My entree proves my pure intent to behave. A wedge salad with grilled chicken. Who knew it would spiral so out of control? That’s what happens when a great chef like Pete Kusiw wants to cook for you.
The salad was gorgeous too, with two quarters of a baby bibb head of lettuce. There was feta cheese crumbled generously on top, a pile of cherry tomato halves, some pickled red onion crowning the lettuce, a smattering of fried chickpeas, and a peculiar choice of Creole mustardy remoulade sauce dressing. Fortunately, there was so little dressing it didn’t matter. Normally I would ask for more dressing had it been buttermilk or blue cheese, but I didn’t want any more of this.
The grilled chicken was perfection. A smallish breast darkly crusted with plentiful Creole seasoning, it was cut into thin slices and stacked appealingly next to the rest of the salad.
Looking at this plate I was reminded of a mild complaint Tom has always voiced about Pete Kusiw...there are too many different ingredients on a single plate. This is a plus for me, especially if the ingredients are interesting as they tend to be with Pete.
While we were gorging on this wonderful food, more wonderful food passed us over and over again. A large table near us had burgers in their order. Tall things with shiny brioche buns and piles of fresh cut fries, my to-get-next-time list grew steadily.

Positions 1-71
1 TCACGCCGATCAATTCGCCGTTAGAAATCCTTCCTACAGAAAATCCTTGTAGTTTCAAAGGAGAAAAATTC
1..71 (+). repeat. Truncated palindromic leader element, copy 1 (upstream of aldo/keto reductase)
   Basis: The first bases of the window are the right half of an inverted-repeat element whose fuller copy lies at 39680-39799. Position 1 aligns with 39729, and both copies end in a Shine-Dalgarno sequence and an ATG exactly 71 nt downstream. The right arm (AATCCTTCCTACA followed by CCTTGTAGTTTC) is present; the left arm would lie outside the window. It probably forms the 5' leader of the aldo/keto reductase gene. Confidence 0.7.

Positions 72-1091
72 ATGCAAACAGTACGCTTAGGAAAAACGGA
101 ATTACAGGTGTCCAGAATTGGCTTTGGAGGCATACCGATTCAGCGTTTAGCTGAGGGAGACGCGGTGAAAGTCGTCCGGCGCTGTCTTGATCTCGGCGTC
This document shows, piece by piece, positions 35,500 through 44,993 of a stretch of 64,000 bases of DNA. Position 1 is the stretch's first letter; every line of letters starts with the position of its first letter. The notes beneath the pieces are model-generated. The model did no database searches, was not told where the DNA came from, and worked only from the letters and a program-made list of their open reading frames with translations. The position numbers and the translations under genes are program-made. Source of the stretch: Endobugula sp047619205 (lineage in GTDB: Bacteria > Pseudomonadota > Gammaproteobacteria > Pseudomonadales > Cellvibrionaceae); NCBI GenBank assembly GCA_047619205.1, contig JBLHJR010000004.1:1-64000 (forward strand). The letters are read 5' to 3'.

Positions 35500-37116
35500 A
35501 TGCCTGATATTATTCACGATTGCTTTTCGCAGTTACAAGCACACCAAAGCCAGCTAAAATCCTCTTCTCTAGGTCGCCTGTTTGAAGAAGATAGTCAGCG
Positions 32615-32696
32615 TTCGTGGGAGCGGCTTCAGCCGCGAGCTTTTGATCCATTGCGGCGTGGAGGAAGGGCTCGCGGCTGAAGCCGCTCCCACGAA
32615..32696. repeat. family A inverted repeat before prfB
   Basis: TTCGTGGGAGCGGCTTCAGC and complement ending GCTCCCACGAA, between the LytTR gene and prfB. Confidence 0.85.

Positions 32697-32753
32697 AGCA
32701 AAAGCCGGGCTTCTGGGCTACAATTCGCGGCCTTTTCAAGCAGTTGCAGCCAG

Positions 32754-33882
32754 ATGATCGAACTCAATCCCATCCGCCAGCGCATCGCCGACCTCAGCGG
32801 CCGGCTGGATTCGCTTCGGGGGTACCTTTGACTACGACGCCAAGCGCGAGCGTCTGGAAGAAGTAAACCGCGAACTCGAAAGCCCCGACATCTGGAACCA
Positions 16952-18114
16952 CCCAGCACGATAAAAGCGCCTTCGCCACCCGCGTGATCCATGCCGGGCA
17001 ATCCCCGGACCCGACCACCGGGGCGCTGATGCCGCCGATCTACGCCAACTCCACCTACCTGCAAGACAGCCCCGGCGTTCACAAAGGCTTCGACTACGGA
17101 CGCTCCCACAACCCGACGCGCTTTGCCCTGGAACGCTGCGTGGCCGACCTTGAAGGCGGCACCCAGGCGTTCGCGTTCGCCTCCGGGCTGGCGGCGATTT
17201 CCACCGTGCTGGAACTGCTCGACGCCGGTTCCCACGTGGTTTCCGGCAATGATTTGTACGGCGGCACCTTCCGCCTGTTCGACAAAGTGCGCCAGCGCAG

When the list of desserts was recited to us, I strongly suggested Tom deviate from the Creme Brulee rut he is stuck in. The waitress and I campaigned heavily for the cinnamon roll beignets. These were a delightful group of cinnamon and sugar-dusted nuggets interspersed with lengthwise slices of fresh strawberry, dusted in confectioner’s sugar, accompanied by the most divine cream cheese dipping sauce.
A home run dessert by any measure. Even I liked this, and there was no chocolate anywhere to be found. It was such a fantastic lunch! The food was excellent, service great, weather pleasant, gorgeous surroundings, and regular visits to the table with people we love. What could be better than this?
I was a little ashamed of myself for forsaking this great dining spot for its newer neighbor. And I vowed upon leaving to return here soon, and to give Pat’s Rest-A-While a rest... for awhile.